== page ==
Story by E.C. McRoy

Dr. Eugene Padilla, VP of Student Services, said that students will have the opportunity to continue with their jobs as work-studies by transitioning if they choose to the new Suncat Ambassador program.

An email sent out Tuesday indicated that all work-study positions would end May 8th, however, Padilla clarified the email by saying that jobs will be transferring to the Ambassador program.

“Students will have the option of changing jobs if they want to keep working, but we want to make that their choice,” said Padilla of the changes to work-study.

Those students who are already able to do their jobs remotely are exempt from the May 8th deadline, said Padilla.

According to Padilla, “As long as people have work to do, they’re good.”

Supervisors will be reaching out to their employees to let students know who is exempt, said Padilla.

While the email indicated that the available positions of the Suncat Ambassador program would be limited, Padilla said that CNM would open up as many positions as there was interest in the jobs.

The catch is that only currently employed students can take advantage of these new positions, said Padilla.

Those students which are interested but not current work studies may have some leeway and their applications may be considered, but only after all current work-study students have applied.

“Everybody who wants to be working, can still be working,” said Padilla.

Padilla said there will not be a delay or a gap in pay as this two week grace period between now and May 8th allows students to transition from their current positions to the new program.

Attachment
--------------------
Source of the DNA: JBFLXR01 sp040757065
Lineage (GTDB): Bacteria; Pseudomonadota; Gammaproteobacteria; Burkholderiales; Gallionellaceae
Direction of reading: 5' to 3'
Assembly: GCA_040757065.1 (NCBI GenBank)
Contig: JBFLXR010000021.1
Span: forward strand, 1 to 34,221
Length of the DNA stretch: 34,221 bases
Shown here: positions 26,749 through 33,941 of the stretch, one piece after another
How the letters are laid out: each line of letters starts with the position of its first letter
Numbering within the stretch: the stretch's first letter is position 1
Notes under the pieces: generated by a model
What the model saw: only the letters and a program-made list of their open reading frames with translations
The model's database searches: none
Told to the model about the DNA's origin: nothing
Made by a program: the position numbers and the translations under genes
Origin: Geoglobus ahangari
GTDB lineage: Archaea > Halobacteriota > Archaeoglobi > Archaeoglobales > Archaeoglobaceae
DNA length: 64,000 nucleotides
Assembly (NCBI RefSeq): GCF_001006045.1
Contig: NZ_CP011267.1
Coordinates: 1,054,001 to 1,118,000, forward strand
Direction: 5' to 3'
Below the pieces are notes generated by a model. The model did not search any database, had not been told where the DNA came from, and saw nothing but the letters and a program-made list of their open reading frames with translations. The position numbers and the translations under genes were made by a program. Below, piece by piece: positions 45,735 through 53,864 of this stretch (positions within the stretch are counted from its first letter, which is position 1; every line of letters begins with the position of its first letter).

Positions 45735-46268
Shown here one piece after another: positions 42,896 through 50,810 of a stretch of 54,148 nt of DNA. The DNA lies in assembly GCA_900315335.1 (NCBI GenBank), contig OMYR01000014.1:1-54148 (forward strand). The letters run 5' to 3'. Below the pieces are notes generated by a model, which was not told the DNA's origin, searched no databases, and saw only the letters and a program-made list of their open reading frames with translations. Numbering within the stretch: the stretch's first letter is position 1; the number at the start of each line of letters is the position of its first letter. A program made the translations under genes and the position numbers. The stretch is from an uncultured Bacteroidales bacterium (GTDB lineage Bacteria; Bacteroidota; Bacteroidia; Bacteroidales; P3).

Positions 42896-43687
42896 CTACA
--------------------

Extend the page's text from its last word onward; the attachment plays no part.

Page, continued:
When normal work-study positions will open up will depend on New Mexico’s governor, “We’re responding to conditions of the state, of the nation,” said Padilla. “What we’re doing is a response. If the state starts opening up, then we cane start having some employees come back.”

Students interested in the new Suncat Ambassador program should seek out additional information on it, but also be sure to check their email for updates, said Padilla.

Students concerned about financial strain during the coronavirus are encouraged to look at scholarships available through the CNM Foundation Scholarships, said Padilla.

“A lot of scholarships are out there, many available if the student is willing to write a personal statement and get a few references,” said Padilla. “Sometimes that’s all it takes. Some are more specific, but some are out there that students just don’t know about.”

Padilla recommends students look at the Rust Fund, an emergency fund which is available to students.

The CARES Act is newly available from the Department of Education, said Padilla, indicating that they are expecting a large number of applicants.

Padilla said applications are already starting to come in and are being reviewed; students will start being notified this week.

Approximately 7,000 students have been determined to be eligible and right now there is no cap for that aid, said Padilla.

The CARES Act is designed to go to those students with the highest need, so students need to have already filed a FAFSA and to be receiving aid to be considered.

Students who are approved for the funds and are set up for direct deposit already will receive funds directly in their bank account, while those not set up for direct deposit will be mailed a check, said Padilla.

Padilla said although most aid programs are determined by the cost of attendance, the CARES Act isn’t, and students may receive more despite aid they are already receiving.

“Our hope is that we can help as many people as possible,” said Padilla.


Suncat Ambassador:


Rust Fund:

For more info on the Rust Fund click here.

CNM Foundation Scholarships:

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